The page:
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vinsu, Professor
Category: Finance
Satisfied Customers: 522
Experience:  MBA in Finance and Marketing
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Fiancial Managment and theoretical price

Customer Question

why does the calculations from the constant growth model and the current stock price differ?
Submitted: 11 years ago.
Category: Finance
Expert:  vinsu replied 11 years ago.

They differ because of

The first big assumption that the DDM makes is that dividends are steady, or grow at a constant rate indefinitely. This is assumption does not hold in reality

The dividend discount model generally understates the intrinsic value of the firm. Important considerations such as the value of patents, brand name, and other intangible assets should be used in conjunction with the DDM to assess the value of a firm's equity. These intangibles should be added to the result of a DDM calculation to arrive at a more appropriate valuation.

The dividend discount model does not account for the volatility in stock prices. The prices change everyday, but the model results will not change.

The Dividend Discount Model works best for firms with stable growth rates, firms which pay out dividends that are high and approximate FCFE and firms with stable leverage.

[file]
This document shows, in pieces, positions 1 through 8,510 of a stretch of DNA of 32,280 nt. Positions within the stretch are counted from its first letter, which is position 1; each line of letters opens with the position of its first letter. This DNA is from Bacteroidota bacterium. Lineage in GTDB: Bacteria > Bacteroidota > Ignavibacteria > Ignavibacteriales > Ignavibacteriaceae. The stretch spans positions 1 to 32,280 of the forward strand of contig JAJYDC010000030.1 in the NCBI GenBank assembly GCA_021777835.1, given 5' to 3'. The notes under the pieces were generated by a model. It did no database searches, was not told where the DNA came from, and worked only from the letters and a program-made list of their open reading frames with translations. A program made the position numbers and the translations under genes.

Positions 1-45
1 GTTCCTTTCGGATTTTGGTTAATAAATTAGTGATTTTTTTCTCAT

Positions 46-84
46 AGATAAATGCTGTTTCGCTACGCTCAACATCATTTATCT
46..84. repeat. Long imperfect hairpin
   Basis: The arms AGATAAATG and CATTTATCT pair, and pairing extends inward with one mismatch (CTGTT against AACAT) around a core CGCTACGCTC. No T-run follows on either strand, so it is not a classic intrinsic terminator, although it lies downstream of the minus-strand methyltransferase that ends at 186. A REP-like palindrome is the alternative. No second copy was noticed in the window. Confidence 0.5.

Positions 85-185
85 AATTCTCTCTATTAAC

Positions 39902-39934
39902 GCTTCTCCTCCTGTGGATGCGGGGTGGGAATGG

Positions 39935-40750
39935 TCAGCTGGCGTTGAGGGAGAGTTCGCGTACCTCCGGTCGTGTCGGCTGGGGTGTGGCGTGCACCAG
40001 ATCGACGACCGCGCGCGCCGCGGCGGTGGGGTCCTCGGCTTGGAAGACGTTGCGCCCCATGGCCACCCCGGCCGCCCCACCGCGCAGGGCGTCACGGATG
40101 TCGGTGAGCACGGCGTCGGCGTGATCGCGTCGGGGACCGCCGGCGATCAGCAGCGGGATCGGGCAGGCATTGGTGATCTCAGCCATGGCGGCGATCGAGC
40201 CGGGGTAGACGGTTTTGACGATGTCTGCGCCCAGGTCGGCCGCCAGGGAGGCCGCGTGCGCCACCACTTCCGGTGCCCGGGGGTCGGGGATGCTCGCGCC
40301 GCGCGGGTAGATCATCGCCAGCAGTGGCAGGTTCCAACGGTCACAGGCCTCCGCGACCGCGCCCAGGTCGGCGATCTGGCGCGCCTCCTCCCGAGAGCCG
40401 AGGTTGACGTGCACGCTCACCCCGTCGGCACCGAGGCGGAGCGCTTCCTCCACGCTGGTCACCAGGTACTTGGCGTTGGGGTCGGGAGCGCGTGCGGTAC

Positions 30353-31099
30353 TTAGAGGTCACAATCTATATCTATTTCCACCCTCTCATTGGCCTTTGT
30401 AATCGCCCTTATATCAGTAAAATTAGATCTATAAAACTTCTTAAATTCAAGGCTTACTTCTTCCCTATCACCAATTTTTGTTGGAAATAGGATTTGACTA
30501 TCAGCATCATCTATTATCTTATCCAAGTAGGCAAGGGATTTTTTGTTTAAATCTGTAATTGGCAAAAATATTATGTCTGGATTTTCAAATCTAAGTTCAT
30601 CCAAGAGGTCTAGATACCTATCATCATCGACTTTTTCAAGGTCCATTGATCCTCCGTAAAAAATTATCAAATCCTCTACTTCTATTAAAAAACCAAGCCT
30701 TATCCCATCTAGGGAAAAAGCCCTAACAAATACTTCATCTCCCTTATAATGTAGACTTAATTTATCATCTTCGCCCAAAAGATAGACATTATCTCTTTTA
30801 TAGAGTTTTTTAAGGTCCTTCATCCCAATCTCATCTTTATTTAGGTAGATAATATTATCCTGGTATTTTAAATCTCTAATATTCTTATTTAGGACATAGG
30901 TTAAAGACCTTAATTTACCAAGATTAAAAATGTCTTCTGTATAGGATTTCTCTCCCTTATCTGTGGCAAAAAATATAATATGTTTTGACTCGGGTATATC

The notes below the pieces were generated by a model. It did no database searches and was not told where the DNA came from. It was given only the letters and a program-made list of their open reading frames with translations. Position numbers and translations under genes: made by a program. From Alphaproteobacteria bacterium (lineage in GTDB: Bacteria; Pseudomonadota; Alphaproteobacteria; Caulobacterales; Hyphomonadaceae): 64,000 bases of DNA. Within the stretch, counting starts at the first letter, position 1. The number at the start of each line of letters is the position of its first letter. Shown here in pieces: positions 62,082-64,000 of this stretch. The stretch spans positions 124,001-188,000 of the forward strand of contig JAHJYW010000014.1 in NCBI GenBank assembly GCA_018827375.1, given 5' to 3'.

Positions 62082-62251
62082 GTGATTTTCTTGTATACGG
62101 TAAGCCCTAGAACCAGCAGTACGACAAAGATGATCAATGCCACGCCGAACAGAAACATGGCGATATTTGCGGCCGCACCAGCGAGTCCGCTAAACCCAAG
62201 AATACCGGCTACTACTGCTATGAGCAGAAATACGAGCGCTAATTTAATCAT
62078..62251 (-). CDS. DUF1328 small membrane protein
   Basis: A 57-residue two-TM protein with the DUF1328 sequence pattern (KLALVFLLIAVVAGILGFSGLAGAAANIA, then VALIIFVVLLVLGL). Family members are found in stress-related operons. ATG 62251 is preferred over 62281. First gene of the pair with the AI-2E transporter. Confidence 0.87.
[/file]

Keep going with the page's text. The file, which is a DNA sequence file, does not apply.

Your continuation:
Customer: replied 11 years ago.
Reply to Vineet Swarup's Post: Why is it that when I make calculations using the constant growth model, I don't get the same figures as I find on their stock quote site. I've tried to calculate the price-to-earning ratio and the theoretical price using this model but it's not adding up to the information provided on their stock page. Is their some reason for this? I don't understand the acronyms that you list in your reply. I'm not all that stock literate so can you please explain it a little more simplier? Please...I apologize if I'm being a little picky. :)
Expert:  vinsu replied 11 years ago.

First the acronyms - DDM is Dividend Discount Model,FCFE is Free Cash Flow to Equity

The reasons that you do get the same price from DDM is as I have explained earler due to - volatility is stock prices, they chnage everyday but DDM values do not. DDM works best if the payout ratio is high and DDM undertstaes the price since it does not take into account the brand name an dother intrinsic factors.

When you use P/E, it is forward looking, the P/E captures the expecte dgrowth in the future but DDM is backward looking, you see the dividends paid and not what the diivdends could be due to growth of the firm.

I hope this helps

vinsu and other Finance Specialists are ready to help you
Customer: replied 11 years ago.
Thanks for you help Professor. I posted the payment to you. :) Can I ask one more question? I calculated CAPM and got an answer. Then I increased the risk premium figure and used it in the same calculation using the previous Beta and growth rate as in the first equation. The answer that I got decreased when I increased the premium? I thought the number would increase since I increased the market rate. Does this seem right to you?